increasing their use of and access to early detection 
                techniques such as mammography.

                We can all be encouraged by the progress in improving 
                and monitoring mammography. As of October 2, 1994, 
                provisions of the Mammography Quality Standards Act of 
                1992, requiring national, uniform quality and safety 
                standards, went into effect. Mammography facilities 
                must now meet stringent requirements and be certified 
                to ensure they are providing high-quality service. In 
                addition, scientists currently are working to apply 
                American know-how to improve mammography and to develop 
                high-technology imaging methods to detect breast 
                tumors. Digital mammography, for example, may enhance 
                the quality of mammographic images and even magnify the 
                view of specific areas of the breast. Scientists also 
                are exploring such technologies as magnetic resonance 
                imaging (MRI) and ultrasound imaging for this purpose.

                In recognition of the crucial role mammography plays in 
                the battle against breast cancer, the Congress, by 
                Senate Joint Resolution 220, has designated October 19, 
                1994, as ``National Mammography Day'' and has 
                authorized and requested the President to issue a 
                proclamation in observance of this day.

                NOW, THEREFORE, I, WILLIAM J. CLINTON, President of the 
                United States of America, do hereby proclaim October 
                19, 1994, as National Mammography Day. I invite the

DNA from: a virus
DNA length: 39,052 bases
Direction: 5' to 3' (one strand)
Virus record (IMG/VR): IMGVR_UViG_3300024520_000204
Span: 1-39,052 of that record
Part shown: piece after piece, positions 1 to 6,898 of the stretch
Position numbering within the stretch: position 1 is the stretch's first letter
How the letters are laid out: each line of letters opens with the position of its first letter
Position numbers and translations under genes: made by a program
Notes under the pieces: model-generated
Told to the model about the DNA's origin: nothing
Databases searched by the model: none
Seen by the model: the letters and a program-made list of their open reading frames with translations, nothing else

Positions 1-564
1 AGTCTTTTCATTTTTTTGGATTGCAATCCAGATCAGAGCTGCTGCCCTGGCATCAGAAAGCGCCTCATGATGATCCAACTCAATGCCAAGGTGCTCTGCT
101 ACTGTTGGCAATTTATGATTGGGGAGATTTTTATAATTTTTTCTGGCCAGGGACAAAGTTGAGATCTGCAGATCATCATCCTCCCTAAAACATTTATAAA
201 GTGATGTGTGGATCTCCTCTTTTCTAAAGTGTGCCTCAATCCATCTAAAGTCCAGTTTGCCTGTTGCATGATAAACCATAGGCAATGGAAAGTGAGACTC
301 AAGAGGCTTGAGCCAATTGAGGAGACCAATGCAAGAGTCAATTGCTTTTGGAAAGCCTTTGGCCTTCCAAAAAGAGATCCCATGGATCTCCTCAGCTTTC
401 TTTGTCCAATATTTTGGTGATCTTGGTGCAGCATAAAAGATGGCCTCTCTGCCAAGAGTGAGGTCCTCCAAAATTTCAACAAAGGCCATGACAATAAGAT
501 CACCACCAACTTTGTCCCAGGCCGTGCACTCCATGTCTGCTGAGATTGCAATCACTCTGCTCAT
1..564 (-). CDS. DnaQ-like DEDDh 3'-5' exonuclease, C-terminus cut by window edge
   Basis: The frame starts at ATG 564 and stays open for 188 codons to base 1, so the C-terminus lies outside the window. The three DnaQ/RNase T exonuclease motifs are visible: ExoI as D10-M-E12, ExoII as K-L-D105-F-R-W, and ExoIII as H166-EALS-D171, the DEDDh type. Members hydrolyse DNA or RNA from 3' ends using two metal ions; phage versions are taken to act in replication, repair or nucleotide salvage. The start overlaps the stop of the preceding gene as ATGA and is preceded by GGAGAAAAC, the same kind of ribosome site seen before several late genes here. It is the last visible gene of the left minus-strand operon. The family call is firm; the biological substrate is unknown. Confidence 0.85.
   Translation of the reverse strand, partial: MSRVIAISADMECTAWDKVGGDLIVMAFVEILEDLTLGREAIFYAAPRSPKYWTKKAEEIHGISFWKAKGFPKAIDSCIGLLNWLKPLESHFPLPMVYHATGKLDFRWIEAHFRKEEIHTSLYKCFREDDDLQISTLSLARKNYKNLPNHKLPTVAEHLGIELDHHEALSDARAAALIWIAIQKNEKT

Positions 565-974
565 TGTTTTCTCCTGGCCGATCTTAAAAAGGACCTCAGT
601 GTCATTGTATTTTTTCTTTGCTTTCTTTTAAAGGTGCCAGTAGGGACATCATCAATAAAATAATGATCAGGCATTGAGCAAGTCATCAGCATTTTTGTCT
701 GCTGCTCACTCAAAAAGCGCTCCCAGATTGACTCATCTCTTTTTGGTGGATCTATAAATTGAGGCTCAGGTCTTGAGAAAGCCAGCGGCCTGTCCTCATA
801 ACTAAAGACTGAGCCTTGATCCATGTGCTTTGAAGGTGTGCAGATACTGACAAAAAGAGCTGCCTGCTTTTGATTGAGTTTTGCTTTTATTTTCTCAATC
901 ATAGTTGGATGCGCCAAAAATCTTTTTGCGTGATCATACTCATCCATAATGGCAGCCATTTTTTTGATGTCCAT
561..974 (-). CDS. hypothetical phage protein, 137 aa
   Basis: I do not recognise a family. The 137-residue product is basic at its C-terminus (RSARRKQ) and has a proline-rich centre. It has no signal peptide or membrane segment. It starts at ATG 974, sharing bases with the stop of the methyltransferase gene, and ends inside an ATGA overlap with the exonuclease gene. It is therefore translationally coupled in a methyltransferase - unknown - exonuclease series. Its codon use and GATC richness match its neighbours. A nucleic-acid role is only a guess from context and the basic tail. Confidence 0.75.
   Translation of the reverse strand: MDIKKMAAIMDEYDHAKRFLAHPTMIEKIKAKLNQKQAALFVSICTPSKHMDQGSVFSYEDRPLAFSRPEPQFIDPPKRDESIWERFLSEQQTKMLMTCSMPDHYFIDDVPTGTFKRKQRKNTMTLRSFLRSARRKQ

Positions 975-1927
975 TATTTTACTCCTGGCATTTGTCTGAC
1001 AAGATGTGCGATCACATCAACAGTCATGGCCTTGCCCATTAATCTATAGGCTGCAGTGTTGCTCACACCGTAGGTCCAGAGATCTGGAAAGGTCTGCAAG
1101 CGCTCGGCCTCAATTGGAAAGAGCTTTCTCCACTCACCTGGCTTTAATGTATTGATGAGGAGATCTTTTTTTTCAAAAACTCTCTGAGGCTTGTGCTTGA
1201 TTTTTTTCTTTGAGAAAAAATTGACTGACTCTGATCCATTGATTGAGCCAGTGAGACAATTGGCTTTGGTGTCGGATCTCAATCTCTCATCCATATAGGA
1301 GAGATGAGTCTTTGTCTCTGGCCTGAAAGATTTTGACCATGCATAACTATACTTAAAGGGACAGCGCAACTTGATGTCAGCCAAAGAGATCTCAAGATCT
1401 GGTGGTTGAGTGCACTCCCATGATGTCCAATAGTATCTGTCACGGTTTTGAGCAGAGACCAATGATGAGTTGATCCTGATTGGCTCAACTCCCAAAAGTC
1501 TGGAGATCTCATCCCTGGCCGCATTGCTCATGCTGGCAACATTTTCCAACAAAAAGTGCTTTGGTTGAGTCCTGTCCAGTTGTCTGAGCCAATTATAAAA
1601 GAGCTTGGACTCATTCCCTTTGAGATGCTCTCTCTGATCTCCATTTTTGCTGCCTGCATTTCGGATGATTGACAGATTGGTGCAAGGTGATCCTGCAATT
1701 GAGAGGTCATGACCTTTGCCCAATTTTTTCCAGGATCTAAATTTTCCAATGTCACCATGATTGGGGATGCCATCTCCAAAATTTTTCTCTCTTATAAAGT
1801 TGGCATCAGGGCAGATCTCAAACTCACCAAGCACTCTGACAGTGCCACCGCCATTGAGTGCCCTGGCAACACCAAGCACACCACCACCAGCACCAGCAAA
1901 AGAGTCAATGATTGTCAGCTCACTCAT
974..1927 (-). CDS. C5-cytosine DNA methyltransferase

Governors of the 50 States and the Commonwealth of 
                Puerto Rico, the Mayor of the District of Columbia, and 
                the appropriate officials of all other areas under the 
                American flag to issue similar proclamations. I ask 
                health care professionals, private industry, advocacy 
                groups, community associations, insurance companies, 
                and all other interested organizations and individual 
                citizens, for the sake of American women and for their 
                loved ones, to unite in publicly reaffirming our 
                Nation's continuing commitment to the provision of 
                breast cancer screening.

                IN WITNESS WHEREOF, I have hereunto set my hand this 
                eighteenth day of October, in the year of our Lord 
                nineteen hundred and ninety-four, and of the 
                Independence of the United States of America the two 
                hundred and nineteenth.

                    (Presidential Sig.)>

[FR Doc. 94-26517
Filed 10-18-94; 12:14 pm]
Billing code 3195-01-P


Citation:
Revoked by: EO 13204, February 17, 2001;; ; See: Final Rule of May 16, 1997 (62 FR 28176)